- External beam whole-breast irradiation: During external beam whole-breast radiation therapy, a machine called a linear accelerator sends beams of high-energy radiation to the involved breast. Most people get whole-breast radiation five days a week for one to six weeks. The time frame depends on factors including lymph node involvement. In some cases, intensity-modulated radiation therapy (IMRT) may be used.
- External beam partial-breast: This treatment directs radiation to the tumor site only, not the entire breast over 1 to 3 weeks with 3-dimensional conformal radiation or IMRT.
- Brachytherapy: Some people get internal radiation therapy or brachytherapy. Your provider places an applicator or catheter. A radioactive seed (about the size of a grain of rice) is moved into the tumor site. The seeds give off radiation for several minutes before your provider removes them. You receive two treatments every day for five days.
- Intraoperative: Intraoperative radiation therapy (IORT) takes place in the operating room before your provider closes the surgical site. Your provider delivers a high dose of radiation to the tumor area of the exposed breast tissue.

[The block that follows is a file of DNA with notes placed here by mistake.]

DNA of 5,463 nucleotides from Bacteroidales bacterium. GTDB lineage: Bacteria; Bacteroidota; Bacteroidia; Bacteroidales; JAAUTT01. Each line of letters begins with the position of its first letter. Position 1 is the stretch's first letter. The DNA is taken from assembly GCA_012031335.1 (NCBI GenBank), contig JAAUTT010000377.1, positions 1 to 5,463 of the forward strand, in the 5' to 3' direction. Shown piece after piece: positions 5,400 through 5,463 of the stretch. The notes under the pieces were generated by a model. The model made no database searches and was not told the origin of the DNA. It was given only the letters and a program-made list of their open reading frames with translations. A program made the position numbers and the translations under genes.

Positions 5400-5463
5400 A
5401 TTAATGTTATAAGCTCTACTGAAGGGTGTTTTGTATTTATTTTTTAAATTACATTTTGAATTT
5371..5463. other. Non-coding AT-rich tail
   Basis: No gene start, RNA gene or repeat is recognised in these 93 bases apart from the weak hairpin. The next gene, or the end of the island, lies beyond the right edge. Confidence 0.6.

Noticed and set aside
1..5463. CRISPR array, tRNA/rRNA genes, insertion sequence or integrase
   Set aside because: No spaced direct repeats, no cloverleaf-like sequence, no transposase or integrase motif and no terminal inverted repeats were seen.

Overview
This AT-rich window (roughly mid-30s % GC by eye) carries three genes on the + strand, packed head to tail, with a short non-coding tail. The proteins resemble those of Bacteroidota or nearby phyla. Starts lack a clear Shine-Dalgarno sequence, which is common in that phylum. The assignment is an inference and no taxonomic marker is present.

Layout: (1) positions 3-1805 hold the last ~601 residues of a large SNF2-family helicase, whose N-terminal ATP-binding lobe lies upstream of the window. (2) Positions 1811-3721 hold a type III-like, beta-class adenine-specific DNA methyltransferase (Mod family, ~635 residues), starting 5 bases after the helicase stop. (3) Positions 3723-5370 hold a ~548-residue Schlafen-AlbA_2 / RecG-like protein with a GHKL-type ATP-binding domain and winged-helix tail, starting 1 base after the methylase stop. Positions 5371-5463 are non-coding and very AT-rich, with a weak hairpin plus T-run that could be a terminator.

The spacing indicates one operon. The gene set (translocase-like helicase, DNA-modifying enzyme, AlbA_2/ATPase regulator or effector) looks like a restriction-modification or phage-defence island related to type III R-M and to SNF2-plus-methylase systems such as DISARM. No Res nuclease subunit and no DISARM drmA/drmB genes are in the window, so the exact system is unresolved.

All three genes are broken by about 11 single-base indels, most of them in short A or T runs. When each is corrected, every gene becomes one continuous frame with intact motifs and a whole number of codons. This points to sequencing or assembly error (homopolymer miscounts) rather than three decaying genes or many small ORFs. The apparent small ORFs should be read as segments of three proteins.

Who should not get radiation therapy for breast cancer?
Radiation therapy isn’t safe for pregnant women.
You can get radiation on other parts of the body; in some cases, radiation can be given to the treated area again.
What should I expect before radiation therapy for breast cancer?
Most people who have breast cancer treatment receive external beam radiation therapy. The goal is to destroy any remaining cancerous cells while protecting healthy tissue.
Before your first treatment, you will have a planning session (also called a simulation). This simulation helps your provider map out the treatment area while sparing normal tissues (for example, heart and lung). This session may take one hour or longer.
During the simulation, your provider:
- Carefully positions your body in an immobilization device on the treatment table. This device helps you stay in the correct position for all treatments.
- Uses techniques to reduce the dose to the heart and lungs (for example, deep inspiratory breath hold or Active Breathing Coordinator)
- Uses a tattoo device to mark the corners of the treatment areas (treatment fields). The freckle-sized tattoos are permanent. These markings help your provider align the radiation treatment in the same manner each time.